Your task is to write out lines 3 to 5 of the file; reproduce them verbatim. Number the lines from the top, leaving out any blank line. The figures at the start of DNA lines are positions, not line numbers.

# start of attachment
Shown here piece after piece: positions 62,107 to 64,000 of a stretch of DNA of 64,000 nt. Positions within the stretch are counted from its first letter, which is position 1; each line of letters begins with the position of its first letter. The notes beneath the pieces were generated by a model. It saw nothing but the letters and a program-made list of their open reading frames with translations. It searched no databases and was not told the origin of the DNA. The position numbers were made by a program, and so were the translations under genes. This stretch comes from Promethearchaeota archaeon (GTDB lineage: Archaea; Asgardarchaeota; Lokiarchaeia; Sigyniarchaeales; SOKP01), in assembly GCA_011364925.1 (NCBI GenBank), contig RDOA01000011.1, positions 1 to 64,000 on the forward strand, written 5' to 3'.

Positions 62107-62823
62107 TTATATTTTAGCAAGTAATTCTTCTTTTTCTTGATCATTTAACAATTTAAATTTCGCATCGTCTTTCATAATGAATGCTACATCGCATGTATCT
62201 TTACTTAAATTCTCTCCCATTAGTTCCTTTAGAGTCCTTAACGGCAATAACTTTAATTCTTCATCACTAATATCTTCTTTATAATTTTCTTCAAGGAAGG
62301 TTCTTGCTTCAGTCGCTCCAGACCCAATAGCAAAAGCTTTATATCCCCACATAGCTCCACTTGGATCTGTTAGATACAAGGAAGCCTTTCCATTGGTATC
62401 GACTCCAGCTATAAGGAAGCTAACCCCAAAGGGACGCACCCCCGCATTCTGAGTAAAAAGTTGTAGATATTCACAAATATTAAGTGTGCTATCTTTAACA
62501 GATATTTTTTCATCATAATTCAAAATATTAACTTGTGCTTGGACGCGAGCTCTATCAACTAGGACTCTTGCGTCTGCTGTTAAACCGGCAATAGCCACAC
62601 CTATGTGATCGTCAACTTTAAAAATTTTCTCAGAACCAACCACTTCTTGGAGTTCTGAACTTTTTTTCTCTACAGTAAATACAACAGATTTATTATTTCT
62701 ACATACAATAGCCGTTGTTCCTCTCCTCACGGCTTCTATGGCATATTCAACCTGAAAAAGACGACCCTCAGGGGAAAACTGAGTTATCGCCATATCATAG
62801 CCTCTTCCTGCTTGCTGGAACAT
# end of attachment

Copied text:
62107 TTATATTTTAGCAAGTAATTCTTCTTTTTCTTGATCATTTAACAATTTAAATTTCGCATCGTCTTTCATAATGAATGCTACATCGCATGTATCT
62201 TTACTTAAATTCTCTCCCATTAGTTCCTTTAGAGTCCTTAACGGCAATAACTTTAATTCTTCATCACTAATATCTTCTTTATAATTTTCTTCAAGGAAGG
62301 TTCTTGCTTCAGTCGCTCCAGACCCAATAGCAAAAGCTTTATATCCCCACATAGCTCCACTTGGATCTGTTAGATACAAGGAAGCCTTTCCATTGGTATC